NANCY MACKLIN Hi everyone thank you for taking time out of your busy schedules to join us this evening to start I would like to thank Cindy Thompson from Alternative Communication Services for providing CART this evening. And welcome Dr. Abram Bailey who will be presenting “Improve Your Next Hearing Experience with Hearing Tracker” I’m very excited to hear your presentation, Dr. Bailey. I know that this is an area of interest for our members and it looks like you have a lot of good information to present this evening so I’ll let you go ahead and get started. Thanks again.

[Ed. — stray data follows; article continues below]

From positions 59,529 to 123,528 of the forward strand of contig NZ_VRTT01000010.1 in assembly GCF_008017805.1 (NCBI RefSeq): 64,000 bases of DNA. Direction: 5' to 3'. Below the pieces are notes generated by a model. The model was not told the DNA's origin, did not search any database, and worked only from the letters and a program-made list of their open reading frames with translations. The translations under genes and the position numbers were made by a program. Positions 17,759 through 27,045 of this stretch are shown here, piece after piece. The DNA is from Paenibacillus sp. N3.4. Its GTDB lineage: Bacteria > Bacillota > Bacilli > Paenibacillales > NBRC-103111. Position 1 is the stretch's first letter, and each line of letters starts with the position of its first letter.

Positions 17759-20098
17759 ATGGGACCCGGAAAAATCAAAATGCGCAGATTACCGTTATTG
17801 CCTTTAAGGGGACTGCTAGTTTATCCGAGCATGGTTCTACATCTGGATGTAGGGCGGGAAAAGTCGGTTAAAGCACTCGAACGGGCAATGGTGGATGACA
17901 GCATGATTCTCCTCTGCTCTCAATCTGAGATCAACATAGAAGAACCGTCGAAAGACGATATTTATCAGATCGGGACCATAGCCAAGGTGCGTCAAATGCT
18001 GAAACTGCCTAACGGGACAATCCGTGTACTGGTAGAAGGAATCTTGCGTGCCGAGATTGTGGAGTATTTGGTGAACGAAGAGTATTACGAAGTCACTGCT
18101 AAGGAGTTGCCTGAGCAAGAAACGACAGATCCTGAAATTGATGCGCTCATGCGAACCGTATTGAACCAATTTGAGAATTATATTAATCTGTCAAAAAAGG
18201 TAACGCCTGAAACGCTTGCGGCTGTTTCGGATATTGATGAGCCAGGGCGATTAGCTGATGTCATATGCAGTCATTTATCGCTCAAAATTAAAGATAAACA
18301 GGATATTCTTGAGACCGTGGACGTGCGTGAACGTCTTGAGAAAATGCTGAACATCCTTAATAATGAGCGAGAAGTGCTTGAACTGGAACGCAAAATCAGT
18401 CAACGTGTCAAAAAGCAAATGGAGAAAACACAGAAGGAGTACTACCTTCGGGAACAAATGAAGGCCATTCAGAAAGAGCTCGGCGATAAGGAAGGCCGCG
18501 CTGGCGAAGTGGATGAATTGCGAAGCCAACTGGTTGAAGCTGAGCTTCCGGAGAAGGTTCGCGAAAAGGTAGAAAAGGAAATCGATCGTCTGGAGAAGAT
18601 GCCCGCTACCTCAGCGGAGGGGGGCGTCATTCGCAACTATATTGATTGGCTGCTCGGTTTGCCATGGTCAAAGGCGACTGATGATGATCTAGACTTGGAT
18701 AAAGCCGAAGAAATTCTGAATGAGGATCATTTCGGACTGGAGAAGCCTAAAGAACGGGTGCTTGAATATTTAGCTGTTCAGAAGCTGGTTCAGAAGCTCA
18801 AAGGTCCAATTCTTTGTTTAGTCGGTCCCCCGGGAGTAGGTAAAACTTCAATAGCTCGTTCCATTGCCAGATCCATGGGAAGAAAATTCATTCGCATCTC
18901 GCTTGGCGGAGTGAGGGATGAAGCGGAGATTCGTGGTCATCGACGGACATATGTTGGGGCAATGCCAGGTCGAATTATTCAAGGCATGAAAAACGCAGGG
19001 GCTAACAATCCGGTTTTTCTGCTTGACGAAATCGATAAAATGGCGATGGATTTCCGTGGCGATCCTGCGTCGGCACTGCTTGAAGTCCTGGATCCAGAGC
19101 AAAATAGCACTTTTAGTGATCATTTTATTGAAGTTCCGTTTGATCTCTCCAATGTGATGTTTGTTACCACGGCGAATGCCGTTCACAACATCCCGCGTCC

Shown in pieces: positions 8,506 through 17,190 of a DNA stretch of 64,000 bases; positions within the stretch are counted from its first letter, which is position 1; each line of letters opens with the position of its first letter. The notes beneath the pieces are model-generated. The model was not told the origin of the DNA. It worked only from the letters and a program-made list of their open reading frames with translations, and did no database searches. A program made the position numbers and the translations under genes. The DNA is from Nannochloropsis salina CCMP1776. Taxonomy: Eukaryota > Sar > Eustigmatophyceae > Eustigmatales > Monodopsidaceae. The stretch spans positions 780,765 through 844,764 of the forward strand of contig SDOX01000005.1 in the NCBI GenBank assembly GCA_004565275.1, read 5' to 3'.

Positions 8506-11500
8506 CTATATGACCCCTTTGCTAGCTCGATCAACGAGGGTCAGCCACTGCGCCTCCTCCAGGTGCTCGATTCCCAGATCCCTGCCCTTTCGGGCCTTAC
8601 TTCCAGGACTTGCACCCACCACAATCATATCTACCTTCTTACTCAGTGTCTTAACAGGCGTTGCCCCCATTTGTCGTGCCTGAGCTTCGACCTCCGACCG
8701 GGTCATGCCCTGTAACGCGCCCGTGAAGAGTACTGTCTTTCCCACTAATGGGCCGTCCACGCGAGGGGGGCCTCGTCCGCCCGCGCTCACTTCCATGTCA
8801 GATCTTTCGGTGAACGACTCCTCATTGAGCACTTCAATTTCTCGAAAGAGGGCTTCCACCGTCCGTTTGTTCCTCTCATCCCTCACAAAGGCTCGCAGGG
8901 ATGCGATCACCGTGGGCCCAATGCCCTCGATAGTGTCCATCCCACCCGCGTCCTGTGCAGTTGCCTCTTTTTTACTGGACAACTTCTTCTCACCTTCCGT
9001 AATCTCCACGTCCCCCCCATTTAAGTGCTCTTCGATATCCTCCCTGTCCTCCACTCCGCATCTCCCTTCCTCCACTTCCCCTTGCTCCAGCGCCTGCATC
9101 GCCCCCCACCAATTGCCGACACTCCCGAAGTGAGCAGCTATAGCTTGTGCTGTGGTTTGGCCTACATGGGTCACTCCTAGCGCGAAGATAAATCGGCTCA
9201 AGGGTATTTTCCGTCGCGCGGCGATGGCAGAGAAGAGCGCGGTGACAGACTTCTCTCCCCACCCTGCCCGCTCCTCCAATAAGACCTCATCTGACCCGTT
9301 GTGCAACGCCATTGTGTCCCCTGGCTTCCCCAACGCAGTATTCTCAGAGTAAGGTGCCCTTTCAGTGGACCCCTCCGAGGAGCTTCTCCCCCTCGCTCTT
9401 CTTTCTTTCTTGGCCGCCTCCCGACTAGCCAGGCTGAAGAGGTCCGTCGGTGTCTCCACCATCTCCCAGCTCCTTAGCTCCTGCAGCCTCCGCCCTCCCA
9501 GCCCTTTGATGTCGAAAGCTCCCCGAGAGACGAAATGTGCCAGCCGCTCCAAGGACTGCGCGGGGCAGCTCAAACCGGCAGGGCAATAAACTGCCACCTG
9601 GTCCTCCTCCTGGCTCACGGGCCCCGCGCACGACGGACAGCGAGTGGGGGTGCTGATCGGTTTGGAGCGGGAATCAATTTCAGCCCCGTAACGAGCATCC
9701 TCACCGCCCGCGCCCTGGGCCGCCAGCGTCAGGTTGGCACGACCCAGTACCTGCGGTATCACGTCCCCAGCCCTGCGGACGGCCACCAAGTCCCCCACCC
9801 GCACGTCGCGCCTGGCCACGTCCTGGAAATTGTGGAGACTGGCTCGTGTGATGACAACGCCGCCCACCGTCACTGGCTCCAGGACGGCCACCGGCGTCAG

DR. ABRAM BAILEY Okay. Thank you, nancy. I hope everyone can hear me all right. I’m not actually seeing the CART coming through on my screen I’m not sure if that’s something that’s meant to be live. Or –.
NANCY MACKLIN All you need to do is click the CC button at the top. Or hit control F .